Re: [atlas_craftsman] Oiling My "New" Timken Headstock
- You are both right.....The felt DOES filter the oil. While it obviously does not keep out micron-sized crud, it keeps any of the usual swarf and dust out of the bearing, which is an essential function. You need that.And, yes, too much oil is bad, in some cases (but not with the lathe bearings) it can destroy the bearing. The entire design of the Atlas bearing lube system is unsuited to a steady stream of oil..... but it should let "enough" through, and a squirt every few hours should be able to keep "enough" lube in place. The bearings only really need enough to keep the cages from wearing down the rollers. That amount is plenty for the rollers against the races, where only a trace is really required.You can refer to bearing books for confirmation, the "New Departure bearing handbook" is pretty good, and was widely distributed... I see copies of the two volume set fairly regularly.JT----- Original Message -----From: James IrwinTo: AtlasSent: Thursday, April 04, 2013 10:35 PMSubject: Re: [atlas_craftsman] Oiling My "New" Timken HeadstockWhile the felt might filter the oil somewhat, its main purpose is to very slowly feed oil to the bearings.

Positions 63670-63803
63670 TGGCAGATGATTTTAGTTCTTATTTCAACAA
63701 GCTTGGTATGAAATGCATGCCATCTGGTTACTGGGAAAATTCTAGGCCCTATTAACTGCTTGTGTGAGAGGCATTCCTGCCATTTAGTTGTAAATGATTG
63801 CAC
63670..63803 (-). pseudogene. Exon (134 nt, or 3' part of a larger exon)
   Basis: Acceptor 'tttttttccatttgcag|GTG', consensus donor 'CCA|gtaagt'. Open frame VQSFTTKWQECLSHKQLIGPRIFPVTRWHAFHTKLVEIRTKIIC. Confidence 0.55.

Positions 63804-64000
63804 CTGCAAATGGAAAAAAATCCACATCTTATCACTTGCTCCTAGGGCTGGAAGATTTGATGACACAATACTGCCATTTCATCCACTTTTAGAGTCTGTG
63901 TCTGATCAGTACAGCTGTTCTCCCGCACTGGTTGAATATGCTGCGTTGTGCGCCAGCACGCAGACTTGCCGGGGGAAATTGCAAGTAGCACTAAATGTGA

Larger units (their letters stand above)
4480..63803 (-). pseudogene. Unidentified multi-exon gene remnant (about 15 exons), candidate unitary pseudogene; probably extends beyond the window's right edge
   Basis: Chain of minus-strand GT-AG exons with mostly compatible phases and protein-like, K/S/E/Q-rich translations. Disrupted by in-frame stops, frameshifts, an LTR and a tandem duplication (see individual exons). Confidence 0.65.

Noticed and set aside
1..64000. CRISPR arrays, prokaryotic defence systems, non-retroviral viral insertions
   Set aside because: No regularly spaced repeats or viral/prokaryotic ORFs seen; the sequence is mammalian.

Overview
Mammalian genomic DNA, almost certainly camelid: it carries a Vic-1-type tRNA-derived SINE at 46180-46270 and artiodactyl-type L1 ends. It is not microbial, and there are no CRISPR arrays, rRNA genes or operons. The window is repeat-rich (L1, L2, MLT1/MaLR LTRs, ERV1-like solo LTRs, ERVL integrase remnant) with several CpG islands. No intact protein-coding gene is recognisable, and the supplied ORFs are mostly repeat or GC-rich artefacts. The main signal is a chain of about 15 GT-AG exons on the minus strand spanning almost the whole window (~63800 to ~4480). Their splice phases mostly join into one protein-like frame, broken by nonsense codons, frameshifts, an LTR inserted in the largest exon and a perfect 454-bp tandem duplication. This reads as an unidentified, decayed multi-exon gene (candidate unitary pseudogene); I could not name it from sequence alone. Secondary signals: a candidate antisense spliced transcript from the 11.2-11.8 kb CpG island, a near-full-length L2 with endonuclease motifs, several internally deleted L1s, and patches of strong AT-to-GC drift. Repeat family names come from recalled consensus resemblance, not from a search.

Flooding them does little good and leaves them dry pretty quickly. No matter how much oil is present, only the tiniest bit of it does the work. Still that tiny bit is critical to bearing life and smooth operation.
Consider the ball bearings in a 2 cycle engine, lubricated by a mist of 50:1 dilution in gasoline.
It dont take much.
On 4/4/13 11:51 AM, "Glenn N" wrote:
That sounds about right to me. The bearing shields retain a bit of oil down in the bearings and as long as you give it a squirt every day you use it the oil will do it's thing. The main reason for the felt is to filter the oil.